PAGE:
Mr. Jacobs, Years ago, I read Prof. Haidt's, The Righteous Mind. I loved it and in a bipartisan way, recommend it to all, especially those most panicked that half the country is insane and/or evil. I've watched most of his online lectures, too. Haidt provides a very convincing framework for understanding both the source of our differences and the way that society is strengthened by them. I also follow his Heterodox Academy, which defines the problem of collegiate leftist academic hegemony and seeks to correct it, by recruiting scholarship that has long been ideologically exiled. The Heterodox Academy website provides this quote, from John Stuart Mill (On Liberty, 1859): "He who knows only his own side of the case knows little of that. His reasons may be good, and no one may have been able to refute them. But if he is equally unable to refute the reasons on the opposite side, if he does not so much as know what they are, he has no ground for preferring either opinion? Nor is it enough that he should hear the opinions of adversaries from his own teachers, presented as they state them, and accompanied by what they offer as refutations. He must be able to hear them from persons who actually believe them?he must know them in their most plausible and persuasive form." Over issues treated during Tolerance Week, it's clear that ideological competition exists; if not, why the appeal to tolerance? Based on what I've garnered over the years, since the "Day of Silence" was launched and morphed into Tolerance Week, I suspect that views commonly associated with a loosely defined "social justice" agenda were promoted. Rather than protesting the material presented, it's probably fair to say that Board Member Keen, Mr. Robling, and many others remain unconvinced that Mill's "opposite side" received any hearing, much less, a hearing presented in its "most plausible and persuasive form". With sincere goodwill towards all, I share their concerns, a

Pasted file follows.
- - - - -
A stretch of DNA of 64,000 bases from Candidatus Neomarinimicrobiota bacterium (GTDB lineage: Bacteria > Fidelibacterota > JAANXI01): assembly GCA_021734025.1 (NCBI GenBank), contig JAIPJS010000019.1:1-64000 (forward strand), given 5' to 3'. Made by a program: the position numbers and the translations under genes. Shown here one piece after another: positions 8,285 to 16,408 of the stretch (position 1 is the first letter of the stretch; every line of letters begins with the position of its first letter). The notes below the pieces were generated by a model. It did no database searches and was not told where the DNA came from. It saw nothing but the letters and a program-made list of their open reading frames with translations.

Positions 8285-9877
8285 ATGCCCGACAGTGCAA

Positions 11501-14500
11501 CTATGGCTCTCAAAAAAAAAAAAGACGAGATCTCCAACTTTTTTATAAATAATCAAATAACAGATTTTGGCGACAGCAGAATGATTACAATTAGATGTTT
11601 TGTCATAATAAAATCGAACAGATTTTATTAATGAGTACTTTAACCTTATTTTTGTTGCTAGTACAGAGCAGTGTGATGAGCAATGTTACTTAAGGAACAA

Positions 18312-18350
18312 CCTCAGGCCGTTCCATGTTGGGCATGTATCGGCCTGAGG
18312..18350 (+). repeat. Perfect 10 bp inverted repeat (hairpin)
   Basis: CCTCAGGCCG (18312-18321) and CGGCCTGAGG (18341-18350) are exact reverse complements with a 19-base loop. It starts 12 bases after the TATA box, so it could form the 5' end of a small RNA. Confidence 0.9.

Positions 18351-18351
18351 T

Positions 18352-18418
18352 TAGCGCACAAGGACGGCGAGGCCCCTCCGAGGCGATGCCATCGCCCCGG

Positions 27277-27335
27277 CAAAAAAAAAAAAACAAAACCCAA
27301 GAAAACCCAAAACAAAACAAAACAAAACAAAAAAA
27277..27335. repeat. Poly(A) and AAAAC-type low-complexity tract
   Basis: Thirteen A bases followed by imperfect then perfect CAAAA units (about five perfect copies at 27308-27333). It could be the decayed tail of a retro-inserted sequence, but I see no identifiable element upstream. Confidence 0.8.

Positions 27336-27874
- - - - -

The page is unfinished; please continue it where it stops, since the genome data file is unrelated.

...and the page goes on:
Thomas Jacobs  

Posted: November 30th, 2017 9:52 PM

Dear Mr. Brundage: I very much respect you sharing your views which are entirely reasonable. What if we aren't as different as we think? The most relevant and insightful research on the left/right divide which I have recently come by is by Jonathan Haidt, whose work on the causes of political differences is eye-opening. He gave a TED talk on the topic in 2008 titled the moral roots of liberals and conservatives which you can watch online. I found it enormously helpful in understanding why our political convictions are so different, and at the same time how close our overall values actually are. If you watch it, let me know what you think.

Howard Brundage  

Posted: November 30th, 2017 4:16 PM

Thanks for your thoughtful response, Mr. Jacobs. I've been in the community for 22 years of my adult life and had a kid graduate from RB, so I I've followed the discussion about Tolerance Week, for years. I have a daughter in a STEM field, where females are woefully under-represented. Unfortunately, she's experienced both discrimination and the harassment, which make me both sick & angry. If the purpose of Tolerance Week is to educate students about the problem, so they don't become either victims or perpetrators, I'm all for it. Depending on which climate model or expert one believes, good people, who love the environment, can disagree about the pace and best way to clean up & heal the planet. If Tolerance Week presented conservation & environmental improvement solutions, I'm all for it. With much greater certainty than climate science hypotheses, 100% of doctors can define a boy or girl. While equal in terms of dignity, they aren't equal in terms of physical form. Their differences are complimentary, with unique features designed for specific biological purposes. I know that believing so has gone out of vogue, particularly in academia, not because the facts were disproven, but because mostly left-leaning proponents of "gender theory" favor relativistic and subjective factors, over the empirical. My concern is that this novel philosophy was promoted, while more traditional/scientific understandings were ignored. Above all, I know that my number one duty is to love my neighbor, in the broadest sense of the word, regardless of disagreements about social policy. Those neighbors include every student and teacher at RB. Every one of them possesses indelible human dignity, but that doesn't mean that disagreements don't exist. I agree with much of what you wrote and respect your many efforts to improve the community. I only ask that respect & understanding be afforded to those who aren't 100% behind Tolerance Week. We're neither unreasonable nor